We already know that crash #1 was caused by poor maintenance and communication (pilots not sufficiently aware of the implications of a questionable AoA sensor) of the plane's condition to the pilots combined with changes to how the plane responds to certain pilot inputs and how MCAS works which resulted in a situation the pilots didn't properly handle (Boeing and the airline's failure to train pilots combined with some amount of human error).
I will be very very surprised if the cause of the second crash is as simple as "yup, Boeing built a POS that fell out of the sky" or "yup, the pilots were idiots who flew into the ground".
Thanks to decades of incremental improvement we don't really have "single source" accidents in commercial aviation anymore.
I don't think anyone serious literally thinks that 'Boeing built a POS that fell out of the sky', but there are indications that they built a plane that required substantially different handling and tried to abstract that fact via the onboard systems, which makes the pilots unable to handle the actual behavior of the plane when the systems were off for whatever reason, which to me does sound like a pretty big 'oversight' on the part of Boeing.
Now, perhaps the pilots could have handled the situation better, but it does seem like the FAA is trying to protect Boeing, (an American company with enormous lobbying power) and Boeing is sort of positioning this as "3rd world pilots" being at fault, the FAA potentially risking American lives here.
That does not look good to me whatever the cause is, (there's unlikely to be a single one and Boeing is unlikely to be completely clean here).
Clearly people have fucked up because planes have crashed. We're basically just arguing over whether the responsibility split goes 33/33/33 or 20/20/60 or something else.
From what others have said, I gather there is a problem of this plane behaving differently than the rest of the family, which is being 'masked' by the on-board software so that it 'feels' similar to the other planes in a regular situation and thus requires minimal additional training. This however goes out of the window when the pilot cannot rely on the software and suddenly has to deal with how the plane 'really' behaves, which is substantially differently.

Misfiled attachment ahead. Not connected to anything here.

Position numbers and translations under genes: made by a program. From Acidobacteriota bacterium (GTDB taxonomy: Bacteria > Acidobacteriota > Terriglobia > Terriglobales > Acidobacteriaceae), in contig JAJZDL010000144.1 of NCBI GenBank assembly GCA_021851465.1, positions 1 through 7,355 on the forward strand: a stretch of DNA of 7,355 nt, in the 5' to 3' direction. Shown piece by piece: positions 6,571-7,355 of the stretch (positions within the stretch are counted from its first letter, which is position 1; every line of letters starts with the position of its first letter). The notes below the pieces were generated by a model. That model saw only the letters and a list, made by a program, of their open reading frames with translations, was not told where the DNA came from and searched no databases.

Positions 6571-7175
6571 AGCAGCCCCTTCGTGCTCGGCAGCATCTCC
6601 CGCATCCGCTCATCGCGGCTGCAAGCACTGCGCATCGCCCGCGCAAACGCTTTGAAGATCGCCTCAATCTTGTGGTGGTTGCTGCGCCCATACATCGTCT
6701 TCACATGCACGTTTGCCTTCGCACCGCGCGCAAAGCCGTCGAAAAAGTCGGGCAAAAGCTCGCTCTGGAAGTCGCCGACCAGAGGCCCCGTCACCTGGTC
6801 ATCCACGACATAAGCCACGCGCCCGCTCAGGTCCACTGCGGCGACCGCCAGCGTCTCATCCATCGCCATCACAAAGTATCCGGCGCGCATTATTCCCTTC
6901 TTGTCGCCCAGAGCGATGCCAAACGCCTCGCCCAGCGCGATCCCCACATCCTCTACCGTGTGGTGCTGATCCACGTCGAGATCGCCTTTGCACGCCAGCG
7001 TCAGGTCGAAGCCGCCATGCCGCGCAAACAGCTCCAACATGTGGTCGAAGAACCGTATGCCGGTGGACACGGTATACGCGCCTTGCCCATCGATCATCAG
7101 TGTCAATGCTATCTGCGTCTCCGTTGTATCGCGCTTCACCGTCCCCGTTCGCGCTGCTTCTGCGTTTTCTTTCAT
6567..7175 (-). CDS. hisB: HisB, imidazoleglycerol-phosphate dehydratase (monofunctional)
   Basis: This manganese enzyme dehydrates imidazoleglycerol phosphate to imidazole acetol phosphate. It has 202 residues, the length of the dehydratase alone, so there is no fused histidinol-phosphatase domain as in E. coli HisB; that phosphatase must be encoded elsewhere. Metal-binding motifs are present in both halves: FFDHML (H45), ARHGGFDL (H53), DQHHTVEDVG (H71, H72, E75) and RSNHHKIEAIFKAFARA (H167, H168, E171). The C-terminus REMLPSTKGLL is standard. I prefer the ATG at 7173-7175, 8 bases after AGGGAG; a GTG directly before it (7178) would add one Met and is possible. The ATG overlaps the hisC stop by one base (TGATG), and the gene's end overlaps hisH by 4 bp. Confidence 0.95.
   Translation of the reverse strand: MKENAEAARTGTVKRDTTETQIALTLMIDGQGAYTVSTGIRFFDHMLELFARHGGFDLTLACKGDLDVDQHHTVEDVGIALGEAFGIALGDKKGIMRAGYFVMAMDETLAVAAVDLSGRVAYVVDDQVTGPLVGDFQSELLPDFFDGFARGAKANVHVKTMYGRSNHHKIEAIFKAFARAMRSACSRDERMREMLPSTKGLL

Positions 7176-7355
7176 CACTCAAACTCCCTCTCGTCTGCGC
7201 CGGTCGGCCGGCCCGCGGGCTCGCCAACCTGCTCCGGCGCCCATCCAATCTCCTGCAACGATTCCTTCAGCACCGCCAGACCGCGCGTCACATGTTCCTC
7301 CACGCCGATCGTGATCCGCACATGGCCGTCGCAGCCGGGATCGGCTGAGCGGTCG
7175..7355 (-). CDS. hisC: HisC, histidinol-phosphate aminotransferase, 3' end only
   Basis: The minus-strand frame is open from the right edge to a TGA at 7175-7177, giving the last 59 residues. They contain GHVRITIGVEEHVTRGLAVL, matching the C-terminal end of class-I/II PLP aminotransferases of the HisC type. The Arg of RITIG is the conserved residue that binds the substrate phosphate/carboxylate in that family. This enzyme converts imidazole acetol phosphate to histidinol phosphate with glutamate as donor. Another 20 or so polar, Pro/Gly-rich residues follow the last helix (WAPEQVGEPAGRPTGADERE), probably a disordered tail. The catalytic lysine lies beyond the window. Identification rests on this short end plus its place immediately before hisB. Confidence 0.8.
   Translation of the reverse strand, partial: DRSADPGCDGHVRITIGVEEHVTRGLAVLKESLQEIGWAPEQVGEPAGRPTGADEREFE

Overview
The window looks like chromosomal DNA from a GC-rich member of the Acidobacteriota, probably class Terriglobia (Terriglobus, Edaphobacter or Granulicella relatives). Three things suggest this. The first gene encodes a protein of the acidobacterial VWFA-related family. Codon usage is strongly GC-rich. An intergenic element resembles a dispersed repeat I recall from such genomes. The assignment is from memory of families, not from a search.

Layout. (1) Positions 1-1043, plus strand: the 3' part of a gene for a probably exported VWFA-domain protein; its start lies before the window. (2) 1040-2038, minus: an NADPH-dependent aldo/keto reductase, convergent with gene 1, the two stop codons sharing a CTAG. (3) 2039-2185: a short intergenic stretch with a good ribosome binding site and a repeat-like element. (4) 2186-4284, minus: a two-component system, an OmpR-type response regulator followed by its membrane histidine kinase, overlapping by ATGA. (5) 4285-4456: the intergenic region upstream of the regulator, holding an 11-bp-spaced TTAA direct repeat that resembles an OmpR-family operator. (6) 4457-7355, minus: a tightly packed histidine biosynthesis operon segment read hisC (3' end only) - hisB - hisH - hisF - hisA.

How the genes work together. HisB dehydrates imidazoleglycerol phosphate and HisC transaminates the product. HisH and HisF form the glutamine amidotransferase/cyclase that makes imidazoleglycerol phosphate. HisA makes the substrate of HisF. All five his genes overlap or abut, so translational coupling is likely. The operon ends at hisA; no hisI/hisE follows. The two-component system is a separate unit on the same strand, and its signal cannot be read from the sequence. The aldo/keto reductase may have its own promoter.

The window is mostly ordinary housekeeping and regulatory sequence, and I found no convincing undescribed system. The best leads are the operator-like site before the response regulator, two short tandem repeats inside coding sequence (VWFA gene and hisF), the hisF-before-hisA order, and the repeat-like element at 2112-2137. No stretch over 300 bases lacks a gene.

If that's the case, I'd consider the root of the problem to be significantly on Boeing's side.
The problem that's (presumably) causing crashes isn't how the plane flies. It's perfectly flyable but has a tendency to pitch up more than other planes of the type. As a response, Boeing added functionality to MCAS to compensate.
The first crash likely wouldn't have happened had the pilots turned all the electronic nannies off and flown raw dog. The just didn't realize that was what they had to do for a combination of reasons.
Not knowing that they were flying with a screwy AoA sensor and what the symptoms of that would look like is a maintenance/communication/human systems failure.
The fact that a faulty AoA sensor can have those symptoms and the fact that the pilots didn't know about it well enough to make the connection themselves and disable the system is a failure on Boeing.
Think of it like having a crossover that wanders more than the comparable sedan at highway speed so the OEM silently turns on lane keeping when you use cruise control to compensate. There's a risk that if you're not paying attention it will find a lane that isn't a lane and drive you into a barrier at 70 and on this particular one the relevant sensor was faulty and more prone to doing that.
Sure, if there's a probability you were involved in developing a potentially flawed system that killed hundreds, the natural reaction is to not accept this and blame someone or something else. And it's not suprising that "internally there was a strong confidence" – nobody there wants to be the one saying "uh, I think we messed up here guys". Boeing is a total echo chamber at this point.
It's interesting you mention the MCAS here since...
> - training for the 737-8 and -9 was just short of non existent because in practice, these planes don’t fly differently.
If this were true, the adjustment shouldn't even matter, since the sole purpose of it is to make the plane behave exactly the same way as the old 737, so that the pilots don't have to go through lengthy training for the new plane.
You were trying to patch up changes to the hardware by adding software, so the hardware would feel the same. You claim you have achieved exactly that. But at the same time, you blame pilots for not reacting properly to those changes you made to the new plane compared to the old one. What?
This is ignorance, Ethiopian have been flying for 70 years and have an excellent safety record on par with most western airlines.
Unless walkingolof is also in the field and by 'track record' he meant even 'up to the slightest faults'.